It was an unforgettable evening on several levels. The quality of the skating by Kim and Asada, whose rivalry lived up to its billing, was, honestly, without precedent. Adding to the drama, they took the ice back to back. First it was Asada, the 2008 World Champion, landing her huge triple axel-double toe combination with ease -- the first triple axel by a woman in the Olympics since Japan's Midori Ito in 1992. And she brought more than her jumping to these Games. On a night when the judges were very conservative in awarding positive Grade Of Execution (GOE) points, Asada's spiral sequence was given a +2.00. She made no mistakes, and her artistry was masterful -- her program component scores ranged from 7.40 to 8.40. Pumping her fist after her final spin, Asada burst into a huge smile, as if to say: Beat that, Yu-na! -- as the Pacific Coliseum was suddenly aflutter in Japanese flags. Asada's total was 73.78, the second highest mark for a short program this year.
Of course the highest mark was given to the next skater, Kim, the 2009 World Champion and a woman who had steamrolled the field this year in the Grand Prix series, winning every time she took the ice. The pressure on her was extraordinary -- all of Korea expected her to win, and especially expected her to beat the Japanese women, because of cultural animosity between those two countries. Kim's short program, to a medley of James Bond themes, had been received all season as one of the great shorts ever, filled with flirtation, spunk, speed, and technical difficulty. Her triple lutz-triple toe combination to open her program actually had a higher base value than Asada's less common triple axel-double toe.
But Kim was equal to the pressure. She was absolutely breathtaking, both in her technique and in her artistry. Every single element she performed received a positive GOE, and two -- her spiral sequence and her triple-triple -- were given +2.00. Her artistic marks ranged between 7.90 and 8.75 -- they were the highest of the night -- and the whimsical shot from her pistol at the end of the program was aimed right toward the judges' hearts. Bulls-eye. Her score: a monstrous 78.50 -- a world record for a short program. "I wasn't as nervous as I thought I'd be," she said later. "I was aware that Mao had skated a good program -- it was hard not to be aware of it. But I do have a lot of experience and I was able to do what I came here to do."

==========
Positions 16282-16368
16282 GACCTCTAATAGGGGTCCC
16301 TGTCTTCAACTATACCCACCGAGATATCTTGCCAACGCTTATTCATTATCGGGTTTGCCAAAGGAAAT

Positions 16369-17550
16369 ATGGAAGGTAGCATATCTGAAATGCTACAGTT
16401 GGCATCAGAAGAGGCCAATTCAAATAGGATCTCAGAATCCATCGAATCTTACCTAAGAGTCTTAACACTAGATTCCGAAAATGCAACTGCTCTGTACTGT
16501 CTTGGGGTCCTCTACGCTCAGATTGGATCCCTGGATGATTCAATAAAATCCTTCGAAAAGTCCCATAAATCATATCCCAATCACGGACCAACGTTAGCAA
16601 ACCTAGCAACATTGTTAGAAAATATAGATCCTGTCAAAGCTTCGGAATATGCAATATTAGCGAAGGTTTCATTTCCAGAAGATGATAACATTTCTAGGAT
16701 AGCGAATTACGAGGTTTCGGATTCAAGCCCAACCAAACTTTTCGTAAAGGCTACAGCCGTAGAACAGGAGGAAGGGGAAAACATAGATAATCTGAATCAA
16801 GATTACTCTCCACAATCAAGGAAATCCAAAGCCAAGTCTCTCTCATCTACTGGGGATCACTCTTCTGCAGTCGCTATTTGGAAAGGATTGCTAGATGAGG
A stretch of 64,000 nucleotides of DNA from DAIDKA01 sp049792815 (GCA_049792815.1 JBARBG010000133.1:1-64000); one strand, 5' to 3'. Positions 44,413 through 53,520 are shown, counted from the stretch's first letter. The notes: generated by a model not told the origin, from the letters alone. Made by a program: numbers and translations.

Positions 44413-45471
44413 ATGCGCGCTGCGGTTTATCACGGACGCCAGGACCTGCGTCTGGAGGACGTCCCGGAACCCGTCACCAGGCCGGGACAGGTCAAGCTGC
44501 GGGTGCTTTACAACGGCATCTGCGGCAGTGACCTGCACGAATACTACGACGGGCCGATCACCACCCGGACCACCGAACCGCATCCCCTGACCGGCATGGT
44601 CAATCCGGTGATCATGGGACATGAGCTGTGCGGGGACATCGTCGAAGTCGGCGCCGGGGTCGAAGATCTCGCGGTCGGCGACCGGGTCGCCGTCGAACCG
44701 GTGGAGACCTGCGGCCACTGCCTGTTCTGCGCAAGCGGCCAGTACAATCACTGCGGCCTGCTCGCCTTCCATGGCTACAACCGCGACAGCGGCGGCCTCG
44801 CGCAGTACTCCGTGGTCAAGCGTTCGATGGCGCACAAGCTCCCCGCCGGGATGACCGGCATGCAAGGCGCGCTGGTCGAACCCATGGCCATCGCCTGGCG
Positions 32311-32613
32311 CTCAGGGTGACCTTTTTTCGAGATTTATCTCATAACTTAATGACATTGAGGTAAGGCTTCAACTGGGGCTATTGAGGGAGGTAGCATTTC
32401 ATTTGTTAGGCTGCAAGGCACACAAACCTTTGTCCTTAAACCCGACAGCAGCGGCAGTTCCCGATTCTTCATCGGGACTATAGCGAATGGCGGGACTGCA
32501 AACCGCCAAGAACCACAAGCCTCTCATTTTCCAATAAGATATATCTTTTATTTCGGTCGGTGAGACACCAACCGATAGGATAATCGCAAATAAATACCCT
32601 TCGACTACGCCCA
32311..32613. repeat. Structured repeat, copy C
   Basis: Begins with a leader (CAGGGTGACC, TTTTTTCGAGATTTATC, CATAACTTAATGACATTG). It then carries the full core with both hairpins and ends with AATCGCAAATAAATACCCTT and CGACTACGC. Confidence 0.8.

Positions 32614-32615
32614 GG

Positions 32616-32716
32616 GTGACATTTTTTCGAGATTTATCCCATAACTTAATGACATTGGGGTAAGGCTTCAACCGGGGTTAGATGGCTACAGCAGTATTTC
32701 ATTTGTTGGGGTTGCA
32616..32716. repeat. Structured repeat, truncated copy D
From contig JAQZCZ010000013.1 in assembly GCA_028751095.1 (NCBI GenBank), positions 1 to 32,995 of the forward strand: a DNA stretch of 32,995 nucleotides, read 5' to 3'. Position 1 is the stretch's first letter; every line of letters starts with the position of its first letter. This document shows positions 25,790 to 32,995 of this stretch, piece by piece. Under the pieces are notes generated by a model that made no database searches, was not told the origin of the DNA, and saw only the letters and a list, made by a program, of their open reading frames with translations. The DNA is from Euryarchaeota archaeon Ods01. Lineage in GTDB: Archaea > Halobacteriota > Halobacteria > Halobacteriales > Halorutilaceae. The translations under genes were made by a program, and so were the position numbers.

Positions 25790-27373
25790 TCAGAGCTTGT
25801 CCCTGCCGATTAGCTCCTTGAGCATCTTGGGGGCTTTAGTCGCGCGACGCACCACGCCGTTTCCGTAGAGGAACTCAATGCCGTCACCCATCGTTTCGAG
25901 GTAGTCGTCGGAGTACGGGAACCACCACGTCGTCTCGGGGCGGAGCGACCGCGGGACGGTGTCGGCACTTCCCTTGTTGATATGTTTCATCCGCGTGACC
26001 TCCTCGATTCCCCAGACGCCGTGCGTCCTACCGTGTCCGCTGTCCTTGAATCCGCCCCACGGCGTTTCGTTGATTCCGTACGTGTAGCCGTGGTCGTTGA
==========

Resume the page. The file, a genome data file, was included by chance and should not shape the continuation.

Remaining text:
But Rochette was still to come, the first skater of the final group, and everyone in the building -- indeed, everyone in Canada and every skating fan the world over -- was pulling for her to do well. The six-time Canadian champion had basically cocooned herself among family and close friends since her mother's sudden death, training as usual but giving no interviews and making no statements to illuminate the public as to her frame of mind. It seemed unreasonable to expect her to be able to channel her grief into a great skate, especially since this season she had struggled with inconsistency, so the 11,700 spectators gave her a deafening ovation when her name was announced, as individual voices called out "We love you Joannie!" and the like. As Rochette struck her pose at the center of the ice, waiting for her music to start, her face looked composed and free of tension. Silence, finally, descended on the crowd. She'd have had their hearts if she'd never moved an inch.
But she did move, as surely and confidently as if it were just another day at the rink. All those years of training and muscle memory -- Rochette is 24, and she'd finished 5th at the 2006 Olympics -- took over, and she landed her opening triple lutz, double toe without a hitch. Then she nailed a triple flip, receiving all positive marks for her GOE. Then a flying sit spin, a double axel, a spiral sequence ... check ... check ... check. With each successful element -- Rochette received no deductions or negative grades from the judges -- the excitement in the building rose. The music, La Cumparsita, probably the most recognizable tango song in the world, was light, bouncy, gay -- the furthest possible mood from how she surely was feeling. Yet she stayed in the role, right up through the final combination spin, which ended with another pose and a smile ... a smile she held for perhaps two seconds before, as the crowd rose and burst into mad, loving applause, the tension finally appeared on her face and she dissolved into tears. But even that was a brief blip in her composure, for it was just a few moments later that she was taking her bows at center ice, waving at the still roaring crowd, fighting back, successfully, the sobs that were doubtless trying to break through her smile.
When her scores came up -- 71.36, just 2.42 behind Asada, and a whopping 6.60 ahead of the fourth place skater, Miki Ando of Japan -- Rochette found herself firmly in third. The crowd never stopped clapping, and she put her hand over her heart and waved a thank you before she left. "It was hard to be precise. Ten years from now, I'd like to come back and do this again," Rochette said afterward, declining to attend the press conference for the top three women. "It was hard to handle, but I appreciate the support." How was she holding up? someone asked. "Words cannot describe," she said.
All in all, it was just about everything one could ask for from a night of figure skating. Of course the free skate's still to come, placements might change (the U.S. women, Rachael Flatt and Mirai Nagasu, both skated clean programs, and stand 5th and 6th, respectively). But you wouldn't have gotten too many arguments from people who were there if they'd handed out the medals on the basis of the short program alone. Gold to Kim Yu-na of Korea. Silver to Mao Asada of Japan. A Bronze for the ages to Joannie Rochette of Canada.
On Thursday my prediction is it will happen that way.